The Simple Dollar offers a month-long plan for fixing your finances. All you need is an open mind and an hour each day.
Now that you’ve built a value-oriented budget and evaluated your life in terms of your rediscovered central values, it’s time to take care of a little bit of housekeeping. The first part of this is keeping good records, something that seemed overwhelming and unnecessary to me at first. Once I finally broke down and did it, though, I found it to be a fantastic way of feeling more in control of my finances and my life as a whole.
Why keep good records? First of all, good records can protect you against errors. If you have adequate financial records, you’re prepared for an audit, prepared to apply for a home loan, and prepared to verify anything that anyone might claim. Second (and actually more interesting most of the time), good records enable you to analyze your financial life. With everything organized, you’re prepared for any sort of spending analyses you may wish to do.
How do I organize them? There are several strong organizing systems out there; spend some time looking at several of them and choosing one that works for you. Popular ones include David Bach’s FinishRich filing system and the LifeFolio filing system. I also describe my own system. You might also want to use this handy checklist of items that you should file.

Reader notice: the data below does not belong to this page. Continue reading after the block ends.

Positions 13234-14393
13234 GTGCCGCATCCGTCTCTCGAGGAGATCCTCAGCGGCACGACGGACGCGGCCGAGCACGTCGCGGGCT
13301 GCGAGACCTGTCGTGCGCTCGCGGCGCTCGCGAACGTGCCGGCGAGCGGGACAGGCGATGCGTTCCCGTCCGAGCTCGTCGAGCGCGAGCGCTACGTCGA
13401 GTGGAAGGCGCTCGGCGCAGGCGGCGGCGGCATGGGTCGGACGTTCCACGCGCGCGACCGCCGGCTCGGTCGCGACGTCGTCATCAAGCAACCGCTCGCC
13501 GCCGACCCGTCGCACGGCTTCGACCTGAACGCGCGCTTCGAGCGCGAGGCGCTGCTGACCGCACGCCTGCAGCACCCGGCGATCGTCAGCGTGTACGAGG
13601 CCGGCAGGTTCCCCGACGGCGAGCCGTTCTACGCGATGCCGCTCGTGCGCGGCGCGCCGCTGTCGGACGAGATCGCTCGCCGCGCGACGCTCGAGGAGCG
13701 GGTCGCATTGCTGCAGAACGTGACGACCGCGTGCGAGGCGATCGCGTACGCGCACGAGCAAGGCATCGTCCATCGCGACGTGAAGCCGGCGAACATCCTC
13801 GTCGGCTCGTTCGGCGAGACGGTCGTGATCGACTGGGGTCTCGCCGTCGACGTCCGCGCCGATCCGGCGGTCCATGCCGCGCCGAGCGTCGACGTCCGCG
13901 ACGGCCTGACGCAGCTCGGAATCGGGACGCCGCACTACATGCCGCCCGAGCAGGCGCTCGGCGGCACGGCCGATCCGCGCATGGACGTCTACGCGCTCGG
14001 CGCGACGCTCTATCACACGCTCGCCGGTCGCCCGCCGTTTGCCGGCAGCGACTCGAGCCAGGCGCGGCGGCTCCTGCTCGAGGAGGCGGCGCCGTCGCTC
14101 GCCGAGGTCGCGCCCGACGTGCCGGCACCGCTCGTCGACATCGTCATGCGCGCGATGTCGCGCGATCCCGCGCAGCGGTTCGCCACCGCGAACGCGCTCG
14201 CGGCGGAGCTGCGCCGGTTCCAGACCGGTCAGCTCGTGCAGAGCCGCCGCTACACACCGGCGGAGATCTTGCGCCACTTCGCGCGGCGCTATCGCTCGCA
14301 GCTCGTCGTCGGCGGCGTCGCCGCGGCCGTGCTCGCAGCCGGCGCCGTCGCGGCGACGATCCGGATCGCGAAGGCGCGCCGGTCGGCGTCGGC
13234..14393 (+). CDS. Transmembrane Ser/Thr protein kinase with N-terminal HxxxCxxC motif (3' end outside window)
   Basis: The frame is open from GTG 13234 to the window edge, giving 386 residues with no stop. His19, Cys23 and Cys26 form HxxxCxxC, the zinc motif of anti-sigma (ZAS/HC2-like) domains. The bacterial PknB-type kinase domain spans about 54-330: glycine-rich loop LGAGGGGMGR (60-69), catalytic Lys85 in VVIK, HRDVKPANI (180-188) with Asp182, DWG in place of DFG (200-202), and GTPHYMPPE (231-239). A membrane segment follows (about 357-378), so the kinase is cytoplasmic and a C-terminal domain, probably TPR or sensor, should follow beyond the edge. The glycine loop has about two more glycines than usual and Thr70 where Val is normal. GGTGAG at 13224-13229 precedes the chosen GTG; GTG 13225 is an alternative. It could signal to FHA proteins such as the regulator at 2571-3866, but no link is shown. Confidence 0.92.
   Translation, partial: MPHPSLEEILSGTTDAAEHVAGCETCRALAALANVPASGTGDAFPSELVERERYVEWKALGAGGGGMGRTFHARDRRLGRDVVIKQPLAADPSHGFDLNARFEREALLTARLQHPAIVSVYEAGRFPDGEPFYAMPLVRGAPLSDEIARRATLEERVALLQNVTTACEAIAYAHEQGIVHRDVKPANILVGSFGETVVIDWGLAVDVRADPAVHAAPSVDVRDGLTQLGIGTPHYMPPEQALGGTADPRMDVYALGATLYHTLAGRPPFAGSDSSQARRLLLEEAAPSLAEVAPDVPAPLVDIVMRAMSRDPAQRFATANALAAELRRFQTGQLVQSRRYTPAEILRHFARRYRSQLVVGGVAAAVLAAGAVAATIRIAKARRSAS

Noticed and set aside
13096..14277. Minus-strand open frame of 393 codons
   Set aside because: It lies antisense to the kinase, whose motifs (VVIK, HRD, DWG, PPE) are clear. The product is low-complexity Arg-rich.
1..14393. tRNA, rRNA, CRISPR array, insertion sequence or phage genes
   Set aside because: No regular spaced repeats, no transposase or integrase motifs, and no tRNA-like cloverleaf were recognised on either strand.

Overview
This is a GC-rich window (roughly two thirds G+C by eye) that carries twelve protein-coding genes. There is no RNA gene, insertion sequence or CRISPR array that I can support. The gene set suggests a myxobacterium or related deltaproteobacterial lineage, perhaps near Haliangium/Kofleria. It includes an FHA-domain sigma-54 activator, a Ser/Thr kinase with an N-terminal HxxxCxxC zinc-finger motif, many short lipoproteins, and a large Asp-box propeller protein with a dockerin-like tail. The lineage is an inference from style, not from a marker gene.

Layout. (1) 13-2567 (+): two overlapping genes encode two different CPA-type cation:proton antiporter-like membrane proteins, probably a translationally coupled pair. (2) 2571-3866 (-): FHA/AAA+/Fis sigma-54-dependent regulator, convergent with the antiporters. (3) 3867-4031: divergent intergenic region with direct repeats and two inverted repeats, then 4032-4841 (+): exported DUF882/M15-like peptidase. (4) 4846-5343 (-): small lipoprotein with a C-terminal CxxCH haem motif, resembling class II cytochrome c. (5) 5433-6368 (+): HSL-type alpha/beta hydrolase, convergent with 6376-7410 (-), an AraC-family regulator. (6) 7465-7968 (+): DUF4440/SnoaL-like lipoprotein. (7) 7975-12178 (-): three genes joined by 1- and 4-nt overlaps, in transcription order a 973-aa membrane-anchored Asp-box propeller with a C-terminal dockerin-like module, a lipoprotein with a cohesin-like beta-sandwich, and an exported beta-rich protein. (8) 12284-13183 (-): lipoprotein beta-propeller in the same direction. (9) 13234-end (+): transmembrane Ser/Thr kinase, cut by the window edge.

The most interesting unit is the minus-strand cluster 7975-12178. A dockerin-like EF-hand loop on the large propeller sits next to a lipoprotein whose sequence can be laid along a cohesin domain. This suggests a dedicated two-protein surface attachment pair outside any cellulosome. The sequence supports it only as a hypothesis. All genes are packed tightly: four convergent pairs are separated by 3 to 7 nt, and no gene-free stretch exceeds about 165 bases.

What materials do I need? If you’re just getting started, a pile of folders and a box will do the trick; later on, if the system is working for you, you might want to invest in a filing cabinet. I wouldn’t invest in one, though, until you’re sure that you’re actually using the system with regularity.
I don’t know where to start! Help! When I started, I was completely overwhelmed with all of the papers stuffed into dresser drawers, desk drawers, and boxes. Whenever I thought about getting it done, I would quickly come up with something else to do. But when I finally sat down and did it, the process wasn’t too bad. Here’s what you do:
Set aside a block of time to do it. This is a great afternoon activity, so just pick an afternoon to get your items in order. Make sure you have a large box and plenty of folders before you begin.
Find a place with plenty of space to spread out. I used the living room floor.
Make a pile for each different type of record, and use the opportunity to discard everything inessential. You’ll probably wind up with a lot of piles. Don’t worry about any sorting within a pile, just get through all of the things you have built up. You should also be throwing away all inserts, envelopes, and other unimportant things.
Sort each pile by date. I like to have the newest on top, so I sort them in reverse chronological order.
When you’ve sorted a pile, put it straight in a folder, label it, and put it in the box. As you see the box filling up with organized records, you’ll feel a lot better about things. For me, it was rather exhilirating to watch things slowly becoming ordered where there was only chaos before.
Tomorrow, we’ll look at a topic that no one likes to think about.
Ready? Let’s continue on to the next day.